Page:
In keeping with the Steampunk look, I think that the "unlit" LEDs should be all set to a dim yelowish glow. Prehaps with a bit of "breathe" to cause you to envision this in front of a fireplace of gas light.
I like your buy one before deciding to use it approach. There's so much you can't tell until you've got some wonderful (maybe....) piece of equipment in your hand.
I like to do this myself; often, I'll add a cool connector I haven't played with to an order, or buy some groovy automation stuff from eBay if the price is right, and sometimes it will get used in production later.
I can't do that with expensive stuff, but when buying from our distributors, we'll sometimes use eval P.O.'s.
@ElizabethSimon: I think that the "unlit" LEDs should be all set to a dim yelowish glow.
Funnily enough, I was just chatting about this with my chum Ivan (the guy doing the battery articles -- his office is in the next bay over in this bulding).
I was saying much the same as you -- that in keeping with the Steampunk look, in normal operation the LEDs shoudl be different shades of yellow, orange, and red ... maybe violet also, but I'll have to think about that.
I can't wait to get the brass front panel in my hands -- hopefully we'll finish the layout tomorrow and then I'll have to see how long the machine shop will take...
In that century :-) buttons were often 2-shot molded ie. the text was a separate pinjection molding process. If this is the case you will see telltale signs looking into the back of the button.
As far as hiding the text, these days they print the text onto the background and then heat it with a laser to fuse the dye into the base plastic. Perhaps you can use this method to fuse a recoat with a solid colour??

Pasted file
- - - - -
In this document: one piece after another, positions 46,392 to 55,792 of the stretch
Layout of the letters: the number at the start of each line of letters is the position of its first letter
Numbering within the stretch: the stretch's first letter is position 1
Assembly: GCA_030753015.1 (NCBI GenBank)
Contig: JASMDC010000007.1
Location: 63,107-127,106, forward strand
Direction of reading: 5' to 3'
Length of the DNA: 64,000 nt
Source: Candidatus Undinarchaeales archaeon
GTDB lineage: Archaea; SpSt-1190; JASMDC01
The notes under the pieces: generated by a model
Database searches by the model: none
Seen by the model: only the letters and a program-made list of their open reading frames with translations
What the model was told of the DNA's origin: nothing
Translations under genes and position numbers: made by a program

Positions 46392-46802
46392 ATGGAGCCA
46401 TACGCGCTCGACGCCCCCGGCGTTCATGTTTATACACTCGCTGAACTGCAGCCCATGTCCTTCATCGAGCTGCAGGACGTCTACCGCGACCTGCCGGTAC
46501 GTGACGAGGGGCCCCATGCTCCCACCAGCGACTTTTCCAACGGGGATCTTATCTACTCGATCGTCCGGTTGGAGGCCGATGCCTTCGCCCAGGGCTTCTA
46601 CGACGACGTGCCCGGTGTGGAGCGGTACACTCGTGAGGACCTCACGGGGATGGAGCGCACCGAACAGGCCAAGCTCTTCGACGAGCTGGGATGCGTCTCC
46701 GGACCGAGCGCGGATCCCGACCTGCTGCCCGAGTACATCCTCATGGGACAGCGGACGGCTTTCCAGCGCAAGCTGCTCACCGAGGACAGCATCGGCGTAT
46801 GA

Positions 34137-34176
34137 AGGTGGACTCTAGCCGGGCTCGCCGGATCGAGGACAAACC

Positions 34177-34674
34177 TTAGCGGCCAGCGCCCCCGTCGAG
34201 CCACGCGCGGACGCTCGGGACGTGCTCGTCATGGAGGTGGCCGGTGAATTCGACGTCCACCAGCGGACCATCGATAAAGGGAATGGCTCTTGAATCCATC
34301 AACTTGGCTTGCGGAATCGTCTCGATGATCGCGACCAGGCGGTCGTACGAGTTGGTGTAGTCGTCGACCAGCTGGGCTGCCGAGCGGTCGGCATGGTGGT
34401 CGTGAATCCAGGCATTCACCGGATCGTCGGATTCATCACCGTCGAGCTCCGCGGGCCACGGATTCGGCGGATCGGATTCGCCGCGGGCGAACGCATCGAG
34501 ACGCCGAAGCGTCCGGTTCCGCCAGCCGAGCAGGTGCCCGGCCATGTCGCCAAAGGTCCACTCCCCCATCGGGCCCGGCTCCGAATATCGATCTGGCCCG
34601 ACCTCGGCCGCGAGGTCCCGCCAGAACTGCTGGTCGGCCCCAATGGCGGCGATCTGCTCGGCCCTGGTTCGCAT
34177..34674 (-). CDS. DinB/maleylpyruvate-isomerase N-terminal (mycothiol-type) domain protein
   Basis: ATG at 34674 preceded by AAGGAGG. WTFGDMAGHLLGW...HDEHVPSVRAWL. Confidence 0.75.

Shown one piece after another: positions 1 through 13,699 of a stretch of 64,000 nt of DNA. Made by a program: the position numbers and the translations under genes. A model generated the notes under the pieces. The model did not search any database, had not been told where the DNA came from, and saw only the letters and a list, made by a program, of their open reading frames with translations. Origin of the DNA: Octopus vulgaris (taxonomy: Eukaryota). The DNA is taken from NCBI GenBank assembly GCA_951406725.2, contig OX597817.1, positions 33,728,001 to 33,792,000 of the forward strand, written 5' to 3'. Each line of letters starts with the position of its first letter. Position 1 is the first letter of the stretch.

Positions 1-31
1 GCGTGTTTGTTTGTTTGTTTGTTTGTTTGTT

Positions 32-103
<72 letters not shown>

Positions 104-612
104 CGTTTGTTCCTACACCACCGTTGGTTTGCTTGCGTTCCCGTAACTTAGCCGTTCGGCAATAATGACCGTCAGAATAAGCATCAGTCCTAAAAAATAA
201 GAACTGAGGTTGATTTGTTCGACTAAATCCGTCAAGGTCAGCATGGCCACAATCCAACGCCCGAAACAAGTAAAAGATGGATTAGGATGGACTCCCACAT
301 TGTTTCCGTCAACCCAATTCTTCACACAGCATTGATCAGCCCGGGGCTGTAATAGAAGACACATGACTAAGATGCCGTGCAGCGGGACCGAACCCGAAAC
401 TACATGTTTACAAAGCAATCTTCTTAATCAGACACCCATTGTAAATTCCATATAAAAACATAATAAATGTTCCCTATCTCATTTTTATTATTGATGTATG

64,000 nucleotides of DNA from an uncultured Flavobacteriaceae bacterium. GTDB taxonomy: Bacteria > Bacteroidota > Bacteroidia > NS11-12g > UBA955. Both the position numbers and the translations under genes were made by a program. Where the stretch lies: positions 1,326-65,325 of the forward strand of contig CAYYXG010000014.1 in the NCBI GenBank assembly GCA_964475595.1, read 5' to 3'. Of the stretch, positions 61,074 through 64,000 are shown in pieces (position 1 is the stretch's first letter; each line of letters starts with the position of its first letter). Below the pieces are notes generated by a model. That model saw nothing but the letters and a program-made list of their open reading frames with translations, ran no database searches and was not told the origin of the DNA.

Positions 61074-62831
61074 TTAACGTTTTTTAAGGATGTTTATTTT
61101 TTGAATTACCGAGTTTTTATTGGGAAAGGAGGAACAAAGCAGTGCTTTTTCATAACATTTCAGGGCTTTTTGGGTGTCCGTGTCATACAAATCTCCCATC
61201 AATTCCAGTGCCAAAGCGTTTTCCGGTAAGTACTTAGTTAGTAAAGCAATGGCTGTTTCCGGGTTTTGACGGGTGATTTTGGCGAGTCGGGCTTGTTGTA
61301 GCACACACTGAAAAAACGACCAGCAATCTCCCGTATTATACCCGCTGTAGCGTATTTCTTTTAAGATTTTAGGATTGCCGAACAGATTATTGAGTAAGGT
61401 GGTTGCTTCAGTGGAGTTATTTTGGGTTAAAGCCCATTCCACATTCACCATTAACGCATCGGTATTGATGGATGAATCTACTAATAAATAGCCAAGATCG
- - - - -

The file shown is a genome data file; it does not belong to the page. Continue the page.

It would take some experimenting with a laser engraving service that is willing to play or getting in contact with a button manufacturer
OR with all of the 3D printing services out there why not get some new buttons SLA'd, all you need to do is draw up an accurate 3D model and email off the STL file. This is probably your best and cheapest option.
Googling "3D printing services" turned up a whole swathe of them for me. Just don't do FDM or the powder method (can't remember the official name), SLA or polyjet type processes will be best.
@Etmax: In that century :-) buttons were often 2-shot molded ie. the text was a separate pinjection molding process. If this is the case you will see telltale signs looking into the back of the button....
I'm not sure if I can remove the buttons -- I'll have to check that out.
I do like the white because it goes with the white bobbles on the antique switches.
An alternative is to use the metal parts from old typewriter keys and replace the existing inlays with mother-of-pearl ... so many things to try...
@Max, that was a time of having everything servicable. What I'm saying is I'd be very surprised if it won't disassemble. I do understand your desire to keep it looking as "authentic" and "in character" as possible. I'm pretty sure bone is a colour available in 3D prointing. I guess the journey is an important part of this :-)
@Etmax: ...that was a time of having everything servicable. What I'm saying is I'd be very surprised if it won't disassemble.
Actually, I'd have to agree with you on that one -- I'll take a closer look at it as soon as it's back in my sweaty hands (currently it's with my chum Willie who is measuring it with a micrometer and creating the CAD models we'll use to machine the brass front panel),
What are the engineering and design challenges in creating successful IoT devices? These devices are usually small, resource-constrained electronics designed to sense, collect, send, and/or interpret data. Some of the devices need to be smart enough to act upon data in real time, 24/7. Are the design challenges the same as with embedded systems, but with a little developer- and IT-skills added in? What do engineers need to know? Rick Merritt talks with two experts about the tools and best options for designing IoT devices in 2016. Specifically the guests will discuss sensors, security, and lessons from IoT deployments.